Bleg: Why Hasn’t Europe Caught Up?
(For blog non-cognoscenti: that’s a combination of blog and beg.)
I’ve pointed out with tiresome regularity that since Europe got back on its feet after World War II, even with its higher taxes, larger social support systems, etc., it’s grown just as fast as the U.S.
But the champions of our smaller-government system have a very good reply: the U.S. is still way ahead. Europe caught up fast in the thirty years after the war. But then they stopped, and have been hovering at about 73% of U.S. GDP per capita for thirty-five years. (OECD data.*)
One of the best-evidenced effects in international growth economics is the catch-up effect (a.k.a. “conditional convergence”). Countries with lesser economic development that have trade ties to more-developed countries benefit from transfers of technology, management systems, capital, etc. So in general they grow faster. (How did the Huns defeat the Romans? They learned from them.)
Small-government advocates keep prattling on with their economic growth argument (which has no legs; the U.S. and Europe have been growing at the same rate for decades), and don’t seem to realize that this is their killer rhetorical question:
Why hasn’t Europe caught up? Why hasn’t it grown faster than we have? It should have.
It has, actually, in some senses (see next graph), but it’s still behind. The “obvious” explanations for small-government advocates, of course, are 1. deadweight loss from higher taxes and 2. the burden of government (they’re not the same thing). But (see Manzi on “causal density”) there are many other plausible explanations.
The first and truly most obvious answer: Europeans work less — averaged over 15 years, about 1,646 hours a year, to Americans’ 1,820 (10%, or 4-1/2 weeks per year, less). They’ve chosen leisure over lucre. This explains a chunk of the difference:
You can see that catch-up effect at work here in spades — at least until the early 2000s. (And yes, that “productivity” catch-up has been going on for decades, as predicted by conditional convergence theory.)
But still. They haven’t caught up. (Maybe they will, but they haven’t yet.)
So here’s the bleg: which of the following explanations make sense? Which make more sense? Most importantly, which ones have I missed?
A whole new continent. We only starting building it out a couple of hundred years ago, and really to any great extent since World War I or II. From natural resources to just sheer space, to what extent are we still benefiting from that? To me, this seems huge. Try finding a location for a big box store in Europe, then hop a plane from New York to L.A. and check out the wide-open spaces. (It’s actually kind of amazing that they’ve managed to create rights of way for their high-speed rail, given the difficulties we run into, and the interests — entrenched over millennia — that are their legacy.)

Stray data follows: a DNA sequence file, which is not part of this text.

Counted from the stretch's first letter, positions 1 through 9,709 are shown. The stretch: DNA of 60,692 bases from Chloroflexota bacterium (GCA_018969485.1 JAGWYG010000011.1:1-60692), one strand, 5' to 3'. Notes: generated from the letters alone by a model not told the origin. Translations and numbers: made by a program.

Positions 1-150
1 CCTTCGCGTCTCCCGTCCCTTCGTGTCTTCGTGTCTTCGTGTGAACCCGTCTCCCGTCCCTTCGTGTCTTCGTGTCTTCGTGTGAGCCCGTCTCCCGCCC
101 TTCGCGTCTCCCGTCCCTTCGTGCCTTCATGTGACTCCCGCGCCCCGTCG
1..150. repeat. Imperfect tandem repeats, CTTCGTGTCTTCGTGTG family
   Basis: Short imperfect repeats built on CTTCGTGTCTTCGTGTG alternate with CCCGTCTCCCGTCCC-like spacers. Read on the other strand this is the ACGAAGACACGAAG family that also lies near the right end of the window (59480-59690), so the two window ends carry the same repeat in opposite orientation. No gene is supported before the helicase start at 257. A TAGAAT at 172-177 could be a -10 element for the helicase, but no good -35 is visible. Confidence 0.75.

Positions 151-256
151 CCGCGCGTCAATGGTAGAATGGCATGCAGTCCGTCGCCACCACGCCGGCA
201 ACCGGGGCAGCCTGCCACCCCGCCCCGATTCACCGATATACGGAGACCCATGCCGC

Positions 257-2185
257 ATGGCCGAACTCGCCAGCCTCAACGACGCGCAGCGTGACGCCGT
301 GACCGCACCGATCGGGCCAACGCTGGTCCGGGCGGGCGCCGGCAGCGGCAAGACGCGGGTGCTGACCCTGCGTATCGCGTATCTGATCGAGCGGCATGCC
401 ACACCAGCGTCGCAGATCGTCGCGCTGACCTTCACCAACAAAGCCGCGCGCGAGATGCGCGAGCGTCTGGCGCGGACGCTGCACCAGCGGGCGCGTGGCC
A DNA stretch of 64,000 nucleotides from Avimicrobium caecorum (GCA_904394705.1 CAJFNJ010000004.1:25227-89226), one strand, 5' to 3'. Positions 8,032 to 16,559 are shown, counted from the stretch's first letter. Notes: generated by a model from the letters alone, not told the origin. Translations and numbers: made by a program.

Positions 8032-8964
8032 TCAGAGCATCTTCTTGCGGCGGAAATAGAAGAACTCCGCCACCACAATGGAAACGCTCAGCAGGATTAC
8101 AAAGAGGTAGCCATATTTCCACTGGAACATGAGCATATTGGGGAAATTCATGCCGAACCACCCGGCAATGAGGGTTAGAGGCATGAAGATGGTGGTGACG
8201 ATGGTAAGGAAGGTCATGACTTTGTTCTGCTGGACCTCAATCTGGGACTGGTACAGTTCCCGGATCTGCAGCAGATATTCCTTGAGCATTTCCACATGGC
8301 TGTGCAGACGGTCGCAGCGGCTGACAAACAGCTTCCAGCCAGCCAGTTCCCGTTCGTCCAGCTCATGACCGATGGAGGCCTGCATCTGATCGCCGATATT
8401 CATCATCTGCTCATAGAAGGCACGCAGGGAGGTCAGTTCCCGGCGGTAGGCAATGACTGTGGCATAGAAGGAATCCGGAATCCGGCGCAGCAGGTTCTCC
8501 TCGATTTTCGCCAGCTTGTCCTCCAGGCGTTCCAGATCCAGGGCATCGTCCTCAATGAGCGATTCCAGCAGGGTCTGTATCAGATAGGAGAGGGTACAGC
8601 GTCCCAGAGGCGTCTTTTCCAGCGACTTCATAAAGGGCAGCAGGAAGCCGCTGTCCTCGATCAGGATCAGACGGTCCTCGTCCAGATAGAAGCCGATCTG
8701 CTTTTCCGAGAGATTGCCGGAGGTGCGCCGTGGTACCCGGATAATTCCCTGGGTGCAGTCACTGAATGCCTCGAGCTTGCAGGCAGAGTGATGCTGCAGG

Regulation. It’s crucial to distinguish this from redistribution in the “big government” discussion. Europe has more of both. Labor and trade/commerce, in particular, have real — and occasionally ridiculous — regulatory rigidities compared to the U.S. If you read The Economist, you’ll hear them constantly pointing to regulatory (a.k.a. “structural”) issues, not redistribution, as the constraints on European growth. Europe’s higher level of redistribution — its stronger social support system and resultant greater economic security for individuals — should give them the freedom to enact more efficient but arguably more draconian labor and trade policies without screwing over tens of millions of people who are just working and living their lives. (They’ll still have health care, for instance.) To some extent that has happened over the decades, and it continues. But major rigidities remain compared to the U.S.
National character. I spent time with two French women in the U.S. recently, and both cited what I’ll call “freedom of mind” as the main reason they wanted to be here. They weren’t talking about regulation; they were talking about a culture that embraces and encourages out-of-the-box thinking and the mental freedom to try new things. There are other ways to characterize the American character difference, of course: “Americans are shallow money-grubbers.” “Americans have a stronger work ethic.” Etc. Thoughts? How significant a factor is this cultural, character difference in keeping America ahead?
Demographics and immigration. I’m very poorly versed on these issues, and not inclined to dig up statistics for this post. But there are certainly huge differences here between the U.S. and Europe, and one would expect those differences to have huge effects.
It seems to me that these issues — and undoubtedly others that I haven’t listed here or perhaps even thought of — would massively overwhelm the hot-button issues of small-government advocates: the fairly narrow theoretical and empirically somewhat iffy notion of deadweight loss from taxation, and the incentive effects of redistribution. (Especially since the incentive from our largest cash-transfer program — the Earned Income Tax Credit — is for people, in aggregate, to work more.)
What say ye? What have I missed?
* Comparison in US dollars corrected for purchasing power parity, in “current dollars” (not adjusted for inflation). EU14= Western European countries excluding the UK and Ireland (because of their Anglo models), Norway (oil), Luxembourg (banking and size), and Iceland (size). Adding Luxembourg and Norway makes Europe look somewhat more prosperous overall.